Thus, it is preferred that the noise magnitudes in both the I and Q dimensions be estimated. The received symbol error magnitude can be expressed as: ##EQU7## where X_{1} and X_{2} are zeromean, statisticallyindependent, gaussianrandom variables, each having a variance σ^{2} corresponding to the noise components in the complex I and Qdimensions. According to J. G. Proakis, (1995), Digital Communications 3^{rd} edition, McGrawHill, New York, the random variable R is Rayleigh distributed with an expected (E) mean value: ##EQU8## From equation (11), the measured noise standard deviation estimate σ_{k} for each subchannel is preferably corrected using E(R), i.e., by dividing the measured σ_{k} by √π/2 , in order to obtain the true value of σ_{k}.
Example Embodiment of Subchannel Bit Allocation Procedures
The subchannel bit allocation procedures in accordance with the present invention take as an input vector the corrected noise standard deviation estimate σ_{k} for each subchannel k. As described above, the main goal in optimally allocating bits is to maintain a constant, predetermined symbol error probability P_{M} /BER across each of the subchannels. Towards that goal, the invention uses thresholding to make initial bit assignments rather than using conventional complicated numerical computations. Further simplification is achieved by ending bit allocation optimization efforts after a target P_{M} /BER is obtained. In another example embodiment, the preferred bit allocation procedures includes three basic steps that each converge within a finite amount of time.
Thresholding
A corrected, standard deviation of the noise σ_{k} for each subchannel k is estimated using a number of consecutively received symbols as described above in conjuntion with equations (10) and (11). A maximum number of bits to be allocated for each subchannel is then determined by comparing the estimated noise standard deviation σ_{k}, measured for each subchannel k to a series of thresholds τ previously calculated and stored for each subchannel. Thus, rather than having to perform the complicated calculations in equations (8) and (9) including logarithms, exponentials, multiplications, etc., the present invention simply compares the estimated noise value measured for each subchannel to a number of thresholds.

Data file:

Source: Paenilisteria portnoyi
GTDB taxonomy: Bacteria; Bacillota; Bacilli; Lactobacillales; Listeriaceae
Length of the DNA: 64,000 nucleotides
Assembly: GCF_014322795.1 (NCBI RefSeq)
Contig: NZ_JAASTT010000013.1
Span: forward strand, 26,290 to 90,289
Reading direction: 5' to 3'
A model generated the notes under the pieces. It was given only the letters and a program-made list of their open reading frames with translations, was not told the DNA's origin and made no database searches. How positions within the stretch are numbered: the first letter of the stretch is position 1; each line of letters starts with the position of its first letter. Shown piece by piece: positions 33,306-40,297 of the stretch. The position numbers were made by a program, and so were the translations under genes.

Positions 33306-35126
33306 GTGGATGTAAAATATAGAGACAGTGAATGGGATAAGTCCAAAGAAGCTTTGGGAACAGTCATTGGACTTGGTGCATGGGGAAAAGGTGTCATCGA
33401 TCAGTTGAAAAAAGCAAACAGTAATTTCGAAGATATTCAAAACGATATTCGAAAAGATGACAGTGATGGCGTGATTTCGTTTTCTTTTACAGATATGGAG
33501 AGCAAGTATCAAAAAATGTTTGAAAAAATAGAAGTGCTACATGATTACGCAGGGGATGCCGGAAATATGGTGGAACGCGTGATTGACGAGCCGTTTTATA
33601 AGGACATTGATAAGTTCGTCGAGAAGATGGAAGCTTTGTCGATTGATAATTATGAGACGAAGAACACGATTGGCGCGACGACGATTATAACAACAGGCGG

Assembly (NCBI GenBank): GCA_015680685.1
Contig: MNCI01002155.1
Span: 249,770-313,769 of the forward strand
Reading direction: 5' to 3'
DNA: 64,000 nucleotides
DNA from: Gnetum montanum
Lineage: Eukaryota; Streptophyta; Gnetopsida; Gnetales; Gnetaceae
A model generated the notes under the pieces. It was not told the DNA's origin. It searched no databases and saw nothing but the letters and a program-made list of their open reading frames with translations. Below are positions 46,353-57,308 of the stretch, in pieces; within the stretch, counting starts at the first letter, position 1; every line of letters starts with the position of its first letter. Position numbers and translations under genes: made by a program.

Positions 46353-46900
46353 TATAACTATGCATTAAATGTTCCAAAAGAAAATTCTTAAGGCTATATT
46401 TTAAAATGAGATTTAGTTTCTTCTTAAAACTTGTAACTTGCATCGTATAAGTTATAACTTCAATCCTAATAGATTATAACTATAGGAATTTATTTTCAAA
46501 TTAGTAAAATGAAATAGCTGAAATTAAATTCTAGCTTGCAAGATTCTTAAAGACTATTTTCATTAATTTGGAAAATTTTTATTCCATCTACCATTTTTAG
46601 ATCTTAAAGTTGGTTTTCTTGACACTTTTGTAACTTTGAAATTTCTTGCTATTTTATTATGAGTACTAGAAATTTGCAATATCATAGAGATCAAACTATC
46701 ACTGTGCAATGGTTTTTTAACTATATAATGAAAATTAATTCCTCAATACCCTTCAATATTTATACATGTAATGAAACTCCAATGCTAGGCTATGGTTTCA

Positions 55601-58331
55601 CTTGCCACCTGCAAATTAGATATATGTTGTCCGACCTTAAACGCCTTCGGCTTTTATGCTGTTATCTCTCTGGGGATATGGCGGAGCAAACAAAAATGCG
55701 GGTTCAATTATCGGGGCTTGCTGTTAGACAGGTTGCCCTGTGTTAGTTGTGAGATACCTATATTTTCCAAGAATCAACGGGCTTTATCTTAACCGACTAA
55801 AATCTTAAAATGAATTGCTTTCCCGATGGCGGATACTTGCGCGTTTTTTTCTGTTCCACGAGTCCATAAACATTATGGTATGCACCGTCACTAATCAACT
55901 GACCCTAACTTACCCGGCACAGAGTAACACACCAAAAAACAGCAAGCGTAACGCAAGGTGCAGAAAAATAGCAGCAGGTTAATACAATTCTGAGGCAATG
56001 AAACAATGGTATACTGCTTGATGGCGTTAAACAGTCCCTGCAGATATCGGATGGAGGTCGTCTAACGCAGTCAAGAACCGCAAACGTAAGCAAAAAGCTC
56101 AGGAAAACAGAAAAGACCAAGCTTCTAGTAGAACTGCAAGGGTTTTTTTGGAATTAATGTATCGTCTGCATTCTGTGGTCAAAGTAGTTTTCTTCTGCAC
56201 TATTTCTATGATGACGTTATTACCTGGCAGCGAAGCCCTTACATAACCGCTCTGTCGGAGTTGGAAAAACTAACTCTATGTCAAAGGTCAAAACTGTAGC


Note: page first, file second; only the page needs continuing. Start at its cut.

The thresholds themselves are calculated only once, (e.g., offline at a factory), and are subsequently used to establish a correspondence between a subchannel noise standard deviation value σ_{k}, and a number of allocated bits b_{k} for that subchannel. In other words, when the subchannel noise standard deviation value exceeds a certain limit, the number of bits allocated to that subchannel changes. The subchannel thresholds τ are obtained by solving equation (7) for σ and inserting equation (8) which yields: ##EQU9## where q signifies the discrete values at which the subchannel signal constellation size changes. In effect, the subchannel constellation size changes with the measured subchannel noise to maintain a constant BER. The thresholds define the values of measured subchannel noise standard deviation σ_{k} where the constellation size changes as given by: ##EQU10## where b_{max} is the maximum number of bits to be transmitted per subchannel, e.g., a maximum number of 12 bits. Once the thresholds are determined (preferably offline) using equations (12) and (13) and the known values ε_{av}, and P_{M} and the function Q(x) for each subchannel, they are stored in memory along with a corresponding number of bits associated with each threshold.
If the measured subchannel noise is so strong that not even the smallest constellation may be transmitted with the required bit error rate, that channel is not used, resulting in a zero bit allocation. Any subchannel with a bit allocation of zero reduces the number of active subchannels by one.